CIOs lose sleep over security

A new survey says federal chief information officers are concerned about balancing security requirements with the public's right to information.

CIO survey

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Federal chief information officers remain focused on tightening the security of government information, but they are increasingly concerned about balancing security requirements with the public’s right to information, according to a new survey.

The Information Technology Association of America released its 16th annual Federal CIO Survey last week. Titled “Ten Years After Clinger-Cohen: Looking Back, Looking Forward,” the survey outlines successes and problems for government IT executives.

In the survey, CIOs said they had made headway in IT security and privacy, but oversight and the vast space to protect against sophisticated perpetrators are “almost an overwhelming requirement they have,” said Paul Wohlleben, a partner at Grant Thornton’s Global Public Sector and the survey’s program manager.

CIOs are balancing information security and public access, and that brings high stress and significant budget problems, the survey states.

“The consensus seems to indicate that privacy needs to be elevated as an issue and was getting priority attention in only a few agencies where public concerns were driving the issue,” the report states.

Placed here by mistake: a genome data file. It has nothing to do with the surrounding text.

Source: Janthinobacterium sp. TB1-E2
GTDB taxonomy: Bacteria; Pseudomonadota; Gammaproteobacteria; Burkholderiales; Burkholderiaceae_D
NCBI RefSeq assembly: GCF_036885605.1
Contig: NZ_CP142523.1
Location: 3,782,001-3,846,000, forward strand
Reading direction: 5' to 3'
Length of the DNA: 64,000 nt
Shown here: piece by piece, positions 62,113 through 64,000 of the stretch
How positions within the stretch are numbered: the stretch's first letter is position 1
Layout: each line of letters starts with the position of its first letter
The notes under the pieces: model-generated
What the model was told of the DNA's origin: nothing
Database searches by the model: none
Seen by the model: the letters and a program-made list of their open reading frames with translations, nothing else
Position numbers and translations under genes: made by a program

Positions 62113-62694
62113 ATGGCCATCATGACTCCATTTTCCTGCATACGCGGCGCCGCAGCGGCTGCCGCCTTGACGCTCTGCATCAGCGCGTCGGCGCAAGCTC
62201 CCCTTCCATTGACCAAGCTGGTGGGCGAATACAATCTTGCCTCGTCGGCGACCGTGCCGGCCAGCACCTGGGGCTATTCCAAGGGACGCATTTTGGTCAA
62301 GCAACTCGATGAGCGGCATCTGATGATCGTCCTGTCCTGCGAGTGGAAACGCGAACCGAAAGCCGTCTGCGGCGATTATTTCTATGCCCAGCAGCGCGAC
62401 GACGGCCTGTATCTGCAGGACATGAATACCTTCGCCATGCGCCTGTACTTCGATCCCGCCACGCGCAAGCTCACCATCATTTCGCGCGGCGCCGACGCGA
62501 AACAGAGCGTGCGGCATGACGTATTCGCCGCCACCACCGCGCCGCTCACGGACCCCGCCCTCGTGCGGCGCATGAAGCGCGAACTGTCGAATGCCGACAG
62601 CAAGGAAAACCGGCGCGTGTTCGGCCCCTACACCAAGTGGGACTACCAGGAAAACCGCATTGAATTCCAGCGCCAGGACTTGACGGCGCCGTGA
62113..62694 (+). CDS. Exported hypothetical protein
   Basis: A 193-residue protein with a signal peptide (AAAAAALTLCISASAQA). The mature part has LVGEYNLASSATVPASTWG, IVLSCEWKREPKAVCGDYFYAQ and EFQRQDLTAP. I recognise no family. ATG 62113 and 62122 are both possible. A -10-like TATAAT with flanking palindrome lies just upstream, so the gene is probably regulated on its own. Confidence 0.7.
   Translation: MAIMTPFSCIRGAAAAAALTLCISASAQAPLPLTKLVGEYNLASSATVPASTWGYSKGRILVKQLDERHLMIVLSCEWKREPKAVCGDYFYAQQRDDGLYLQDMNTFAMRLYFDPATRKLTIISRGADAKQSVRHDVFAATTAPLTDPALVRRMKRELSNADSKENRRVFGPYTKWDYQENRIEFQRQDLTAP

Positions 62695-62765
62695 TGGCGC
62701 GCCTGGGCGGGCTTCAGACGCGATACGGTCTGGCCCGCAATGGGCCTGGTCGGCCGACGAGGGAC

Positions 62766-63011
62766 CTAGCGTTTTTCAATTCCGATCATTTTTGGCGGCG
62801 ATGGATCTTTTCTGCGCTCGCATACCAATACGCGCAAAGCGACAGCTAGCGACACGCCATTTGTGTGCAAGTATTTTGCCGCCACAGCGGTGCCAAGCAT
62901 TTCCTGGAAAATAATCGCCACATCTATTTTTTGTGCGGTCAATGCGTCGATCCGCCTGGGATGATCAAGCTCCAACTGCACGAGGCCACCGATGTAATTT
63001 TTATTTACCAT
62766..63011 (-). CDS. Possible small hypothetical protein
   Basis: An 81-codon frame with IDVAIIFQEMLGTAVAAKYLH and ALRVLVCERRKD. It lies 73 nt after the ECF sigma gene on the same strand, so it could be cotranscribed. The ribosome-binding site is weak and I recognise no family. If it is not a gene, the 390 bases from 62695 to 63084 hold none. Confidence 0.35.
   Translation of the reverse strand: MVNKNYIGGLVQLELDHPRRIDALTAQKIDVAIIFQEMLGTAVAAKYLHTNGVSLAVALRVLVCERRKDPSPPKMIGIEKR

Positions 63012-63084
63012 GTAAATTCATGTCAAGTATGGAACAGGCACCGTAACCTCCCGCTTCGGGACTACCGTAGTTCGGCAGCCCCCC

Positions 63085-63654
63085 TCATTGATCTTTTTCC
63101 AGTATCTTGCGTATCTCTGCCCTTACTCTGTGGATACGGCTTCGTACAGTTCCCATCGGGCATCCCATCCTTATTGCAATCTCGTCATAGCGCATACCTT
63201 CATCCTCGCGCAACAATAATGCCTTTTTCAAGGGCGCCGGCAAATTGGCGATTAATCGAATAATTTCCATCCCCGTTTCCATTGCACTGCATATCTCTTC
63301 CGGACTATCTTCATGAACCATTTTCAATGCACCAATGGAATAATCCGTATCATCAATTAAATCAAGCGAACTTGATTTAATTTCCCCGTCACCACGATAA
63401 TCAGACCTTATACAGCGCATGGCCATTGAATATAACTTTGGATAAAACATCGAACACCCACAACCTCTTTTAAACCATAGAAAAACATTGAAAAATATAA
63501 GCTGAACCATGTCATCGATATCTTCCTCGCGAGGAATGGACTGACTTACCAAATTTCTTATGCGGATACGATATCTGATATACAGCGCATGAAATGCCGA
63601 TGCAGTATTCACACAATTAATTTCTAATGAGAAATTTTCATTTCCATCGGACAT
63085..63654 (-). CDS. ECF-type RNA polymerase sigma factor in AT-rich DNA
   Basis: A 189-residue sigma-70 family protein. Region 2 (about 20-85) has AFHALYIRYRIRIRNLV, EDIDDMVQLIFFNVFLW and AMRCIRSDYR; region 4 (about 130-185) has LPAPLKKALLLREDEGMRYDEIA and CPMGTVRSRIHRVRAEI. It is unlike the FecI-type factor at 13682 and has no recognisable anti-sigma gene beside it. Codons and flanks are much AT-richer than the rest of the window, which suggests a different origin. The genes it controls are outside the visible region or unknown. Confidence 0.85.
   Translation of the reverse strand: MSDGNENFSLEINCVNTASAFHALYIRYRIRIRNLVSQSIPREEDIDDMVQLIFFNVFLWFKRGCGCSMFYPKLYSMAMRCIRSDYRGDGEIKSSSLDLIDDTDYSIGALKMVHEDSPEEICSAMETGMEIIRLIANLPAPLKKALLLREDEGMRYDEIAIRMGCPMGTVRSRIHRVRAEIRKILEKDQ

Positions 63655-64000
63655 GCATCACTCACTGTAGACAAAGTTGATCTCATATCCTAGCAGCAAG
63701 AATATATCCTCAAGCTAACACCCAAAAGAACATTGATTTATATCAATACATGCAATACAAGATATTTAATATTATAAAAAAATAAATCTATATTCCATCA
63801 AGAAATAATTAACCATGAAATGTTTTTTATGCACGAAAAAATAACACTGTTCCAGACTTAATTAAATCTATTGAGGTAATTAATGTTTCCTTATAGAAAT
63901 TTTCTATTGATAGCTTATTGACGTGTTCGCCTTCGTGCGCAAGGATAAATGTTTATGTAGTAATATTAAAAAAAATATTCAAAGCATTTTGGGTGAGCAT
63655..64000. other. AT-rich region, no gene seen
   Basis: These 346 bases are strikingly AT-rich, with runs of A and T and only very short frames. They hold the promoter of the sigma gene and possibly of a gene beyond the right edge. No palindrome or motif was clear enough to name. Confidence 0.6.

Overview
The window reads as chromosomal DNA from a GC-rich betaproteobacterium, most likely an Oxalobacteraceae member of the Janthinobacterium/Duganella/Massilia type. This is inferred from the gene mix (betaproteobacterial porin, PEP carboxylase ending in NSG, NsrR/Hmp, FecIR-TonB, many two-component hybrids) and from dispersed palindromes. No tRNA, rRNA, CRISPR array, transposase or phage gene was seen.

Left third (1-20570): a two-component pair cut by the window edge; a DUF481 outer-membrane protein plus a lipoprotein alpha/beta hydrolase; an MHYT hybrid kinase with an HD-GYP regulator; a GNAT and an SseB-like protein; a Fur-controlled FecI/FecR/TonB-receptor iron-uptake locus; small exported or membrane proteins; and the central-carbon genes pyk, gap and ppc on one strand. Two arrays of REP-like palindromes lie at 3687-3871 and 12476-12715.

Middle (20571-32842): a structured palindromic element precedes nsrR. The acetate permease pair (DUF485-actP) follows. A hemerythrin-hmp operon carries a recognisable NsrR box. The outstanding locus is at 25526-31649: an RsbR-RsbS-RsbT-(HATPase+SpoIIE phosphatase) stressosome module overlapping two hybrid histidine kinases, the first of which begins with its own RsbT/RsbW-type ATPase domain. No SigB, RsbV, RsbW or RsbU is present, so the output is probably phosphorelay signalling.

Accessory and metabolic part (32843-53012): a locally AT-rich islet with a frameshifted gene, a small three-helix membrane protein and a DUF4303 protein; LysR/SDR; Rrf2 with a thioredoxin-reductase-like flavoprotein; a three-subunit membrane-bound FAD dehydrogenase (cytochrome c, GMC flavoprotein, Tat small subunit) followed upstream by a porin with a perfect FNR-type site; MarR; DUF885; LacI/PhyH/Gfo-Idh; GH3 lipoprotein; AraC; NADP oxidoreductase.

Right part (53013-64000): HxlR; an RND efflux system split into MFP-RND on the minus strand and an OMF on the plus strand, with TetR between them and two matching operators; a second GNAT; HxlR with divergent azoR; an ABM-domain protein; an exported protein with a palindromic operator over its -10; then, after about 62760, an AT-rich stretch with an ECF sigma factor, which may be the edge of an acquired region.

The Office of Management and Budget sees IT security as an important issue that all government sectors are wrestling with. The Bush administration’s fiscal 2007 budget, submitted to Congress in February, boosts funding for IT security throughout the civilian departments by 4.4 percent compared with fiscal 2006 appropriations.

“The pendulum is starting to swing back toward privacy,” said Alan Balutis, president and chief executive officer of government strategies at Input.

The 2001 terrorist attacks caused agencies to build barriers to information and beef up their security. But now CIOs are balancing their agencies’ security needs with the responsibility to share information with the public. Some military and intelligence agencies must continue to block information leaks and tighten their security. Other agencies, such as the Commerce Department, have a core mission to share information.

Survey respondents also said that to improve system security, they would continue to develop their IT security programs, emphasizing risk and vulnerability assessments; monitoring, certifying and accrediting IT systems; and conducting Federal Information Security Management Act testing in a more coordinated effort with their agencies’ executives.

In its March 1 FISMA report to Congress, OMB found that agencies made progress toward greater system security, despite uneven execution.

Besides IT security, CIOs listed enterprise architecture development, updates to IT infrastructure, portfolio management, and data strategy and information sharing as top accomplishments during the Bush administration.

NEXT STORY: Bush names 14 new PCAST members

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